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3 Things You Need to Start Saving For Right Now

By: David Bach  |  Last Updated: February 10, 2021
Financial Expert & 10x New York Times Bestseller
IN THIS ARTICLE1. Save for retirement
2. Save for emergencies
3. Save for your dreams

When it comes to financial planning, there’s an overwhelming amount of information out there.

To help simplify things, starting today, you’re going to focus on saving for three specific things: retirement, emergencies and your dreams. If you start saving in these three “baskets,” you’ll be well on your way to building financial security for life. 

Chances are, you’ve heard the importance of building a nest egg and saving for a rainy day — but you may never have thought to save for your dreams. If you don’t actively save for your dreams, though, they probably won’t become a reality.

Read on for more details on why and how to start saving today.

1. Save for retirement

Especially if you’re in your 20s or 30s, retirement may seem far off, but the longer you wait to start saving for your future, the further behind you’ll fall. 

Ideally, you should aim to save 10-15% of your income in a retirement plan. That said, it’s OK to start small and gradually get to where you need to be. Even if the best you can do is to save 1%, don’t let that stop you from starting. Anything is better than nothing. Start small and commit to increasing your contributions every year or until you’re saving 10-15% of your income. 

How to save for retirement

The simplest way to save for retirement is to fund an employer-sponsored 401(k) or 403(b) plan. With these plans, you get major tax breaks, you can contribute up to $19,500 in 2021 and your contributions are automatically deducted from your paycheck, meaning you’ll never even see the money. Plus, your company may offer a “401(k) match” and will match your contributions up to a certain amount, which is essentially free money.

If your company doesn’t offer a retirement savings plan or if you’re self-employed, you can open an individual retirement account (IRA) — either a traditional, Roth or SEP IRA — which also offer tax breaks.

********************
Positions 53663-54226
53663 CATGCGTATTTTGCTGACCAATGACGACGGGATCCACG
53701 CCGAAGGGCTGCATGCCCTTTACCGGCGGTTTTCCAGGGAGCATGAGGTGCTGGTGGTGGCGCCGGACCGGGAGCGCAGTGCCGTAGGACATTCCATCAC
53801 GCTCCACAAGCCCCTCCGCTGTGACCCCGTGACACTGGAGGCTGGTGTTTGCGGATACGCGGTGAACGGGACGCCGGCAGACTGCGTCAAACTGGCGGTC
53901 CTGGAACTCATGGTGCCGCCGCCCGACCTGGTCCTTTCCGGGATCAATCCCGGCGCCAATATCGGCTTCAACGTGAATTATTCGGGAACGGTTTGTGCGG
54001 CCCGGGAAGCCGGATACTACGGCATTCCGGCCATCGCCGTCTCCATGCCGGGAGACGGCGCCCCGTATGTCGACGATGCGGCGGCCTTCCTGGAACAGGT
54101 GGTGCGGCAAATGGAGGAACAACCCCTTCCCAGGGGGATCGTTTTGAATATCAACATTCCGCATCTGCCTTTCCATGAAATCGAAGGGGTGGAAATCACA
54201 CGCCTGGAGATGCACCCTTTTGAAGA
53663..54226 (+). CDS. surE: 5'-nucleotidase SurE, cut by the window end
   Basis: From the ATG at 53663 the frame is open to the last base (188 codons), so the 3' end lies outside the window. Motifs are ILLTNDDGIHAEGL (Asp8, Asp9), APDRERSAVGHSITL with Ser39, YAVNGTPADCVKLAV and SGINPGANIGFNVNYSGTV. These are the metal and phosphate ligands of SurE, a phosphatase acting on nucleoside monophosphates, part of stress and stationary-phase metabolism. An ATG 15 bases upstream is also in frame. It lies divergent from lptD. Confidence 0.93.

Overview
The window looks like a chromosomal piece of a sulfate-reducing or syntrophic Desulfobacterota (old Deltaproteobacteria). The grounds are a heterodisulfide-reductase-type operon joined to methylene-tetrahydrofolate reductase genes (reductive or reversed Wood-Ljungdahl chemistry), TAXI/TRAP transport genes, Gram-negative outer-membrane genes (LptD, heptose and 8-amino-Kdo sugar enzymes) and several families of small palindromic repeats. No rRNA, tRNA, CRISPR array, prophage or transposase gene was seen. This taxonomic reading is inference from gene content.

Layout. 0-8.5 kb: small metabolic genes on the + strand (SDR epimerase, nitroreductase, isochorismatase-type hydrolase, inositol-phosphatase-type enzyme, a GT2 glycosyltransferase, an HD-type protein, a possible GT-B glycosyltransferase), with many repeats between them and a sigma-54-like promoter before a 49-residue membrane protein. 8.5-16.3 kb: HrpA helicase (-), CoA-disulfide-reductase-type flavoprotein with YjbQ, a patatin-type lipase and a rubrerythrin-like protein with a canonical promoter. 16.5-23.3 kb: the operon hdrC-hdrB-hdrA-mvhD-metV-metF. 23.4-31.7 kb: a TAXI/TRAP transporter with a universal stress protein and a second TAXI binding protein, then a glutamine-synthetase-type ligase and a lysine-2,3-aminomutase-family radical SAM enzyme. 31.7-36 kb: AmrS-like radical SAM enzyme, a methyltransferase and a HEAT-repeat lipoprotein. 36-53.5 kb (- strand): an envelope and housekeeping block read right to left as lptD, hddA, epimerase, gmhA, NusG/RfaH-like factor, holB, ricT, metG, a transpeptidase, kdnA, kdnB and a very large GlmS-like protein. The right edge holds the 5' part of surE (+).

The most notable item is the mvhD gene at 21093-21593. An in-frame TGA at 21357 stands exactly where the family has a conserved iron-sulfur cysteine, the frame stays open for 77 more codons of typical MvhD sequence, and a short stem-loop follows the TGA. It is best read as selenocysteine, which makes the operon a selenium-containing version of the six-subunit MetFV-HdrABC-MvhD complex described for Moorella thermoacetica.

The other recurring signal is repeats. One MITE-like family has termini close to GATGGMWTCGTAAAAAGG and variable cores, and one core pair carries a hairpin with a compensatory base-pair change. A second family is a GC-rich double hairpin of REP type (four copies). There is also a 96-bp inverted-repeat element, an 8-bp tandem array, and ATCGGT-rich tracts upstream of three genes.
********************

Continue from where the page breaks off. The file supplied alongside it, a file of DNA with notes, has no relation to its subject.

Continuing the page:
Regardless of the type of retirement account you’re funding, you want to set up a system so that a certain percentage of your paycheck gets deposited directly into it. Again, if your company offers a plan, they’ll automatically deduct your contributions from your paycheck. If you’re funding an IRA, have a certain amount of money transferred from your checking account to your retirement account every time you get paid. 

2. Save for emergencies

Having a cash cushion to fall back on if you lose your job or rack up a large medical bill is more important now than ever. You want to have at least three months’ worth of expenses set aside in an emergency fund, though, the more you can save for a rainy day, the better. The exact amount that makes sense for you ultimately depends on what you feel you need stashed away in order to sleep well at night.

Figure out what you spend each month, multiply it by three (or however many months’ worth of expenses you want to save) and start working toward saving that amount. The key is to make it automatic, so set up a recurring, monthly deposit from your checking account to your emergency account. 

Where to keep your emergency fund money

You want to put this money in a separate account from the rest of your savings. It’ll create a barrier between you and your emergency fund — after all, you want to keep your hands off of this money unless you’re dealing with an actual emergency.

Look into high-yield savings accounts, where your money will be accessible but also earn more interest than it would if it were just sitting in a standard savings account (the national average interest rate on savings accounts is a scant 0.05% APY).

Before Covid-19 hit, internet banks were offering interest rates between 1 and 2%. That’s 20 to 40 times higher than the national average. While the pandemic has driven interest rates down significantly, you can still find some savings accounts out there with appetizing yields (around 0.5%), especially compared to the national average of 0.05%.